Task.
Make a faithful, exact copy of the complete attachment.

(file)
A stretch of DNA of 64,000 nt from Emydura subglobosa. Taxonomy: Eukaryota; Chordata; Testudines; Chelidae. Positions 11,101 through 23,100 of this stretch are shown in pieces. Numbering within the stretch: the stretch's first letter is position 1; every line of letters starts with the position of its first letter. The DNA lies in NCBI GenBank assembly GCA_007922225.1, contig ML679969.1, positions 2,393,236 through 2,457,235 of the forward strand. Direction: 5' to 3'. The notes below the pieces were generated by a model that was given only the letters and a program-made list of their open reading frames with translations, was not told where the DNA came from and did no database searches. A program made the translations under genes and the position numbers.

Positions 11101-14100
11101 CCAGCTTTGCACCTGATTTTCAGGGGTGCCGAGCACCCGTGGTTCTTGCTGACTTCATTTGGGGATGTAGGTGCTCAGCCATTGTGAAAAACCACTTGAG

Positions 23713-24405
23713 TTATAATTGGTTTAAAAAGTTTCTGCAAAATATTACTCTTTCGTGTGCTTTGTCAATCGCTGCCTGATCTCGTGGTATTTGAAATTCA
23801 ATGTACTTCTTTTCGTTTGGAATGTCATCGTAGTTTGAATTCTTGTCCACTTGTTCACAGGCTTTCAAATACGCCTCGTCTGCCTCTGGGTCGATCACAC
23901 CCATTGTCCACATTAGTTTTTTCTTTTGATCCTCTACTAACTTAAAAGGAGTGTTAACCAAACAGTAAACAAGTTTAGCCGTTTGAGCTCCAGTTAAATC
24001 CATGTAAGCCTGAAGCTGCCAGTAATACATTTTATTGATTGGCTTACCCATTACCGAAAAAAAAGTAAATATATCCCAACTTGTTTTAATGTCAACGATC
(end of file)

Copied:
A stretch of DNA of 64,000 nt from Emydura subglobosa. Taxonomy: Eukaryota; Chordata; Testudines; Chelidae. Positions 11,101 through 23,100 of this stretch are shown in pieces. Numbering within the stretch: the stretch's first letter is position 1; every line of letters starts with the position of its first letter. The DNA lies in NCBI GenBank assembly GCA_007922225.1, contig ML679969.1, positions 2,393,236 through 2,457,235 of the forward strand. Direction: 5' to 3'. The notes below the pieces were generated by a model that was given only the letters and a program-made list of their open reading frames with translations, was not told where the DNA came from and did no database searches. A program made the translations under genes and the position numbers.

Positions 11101-14100
11101 CCAGCTTTGCACCTGATTTTCAGGGGTGCCGAGCACCCGTGGTTCTTGCTGACTTCATTTGGGGATGTAGGTGCTCAGCCATTGTGAAAAACCACTTGAG

Positions 23713-24405
23713 TTATAATTGGTTTAAAAAGTTTCTGCAAAATATTACTCTTTCGTGTGCTTTGTCAATCGCTGCCTGATCTCGTGGTATTTGAAATTCA
23801 ATGTACTTCTTTTCGTTTGGAATGTCATCGTAGTTTGAATTCTTGTCCACTTGTTCACAGGCTTTCAAATACGCCTCGTCTGCCTCTGGGTCGATCACAC
23901 CCATTGTCCACATTAGTTTTTTCTTTTGATCCTCTACTAACTTAAAAGGAGTGTTAACCAAACAGTAAACAAGTTTAGCCGTTTGAGCTCCAGTTAAATC
24001 CATGTAAGCCTGAAGCTGCCAGTAATACATTTTATTGATTGGCTTACCCATTACCGAAAAAAAAGTAAATATATCCCAACTTGTTTTAATGTCAACGATC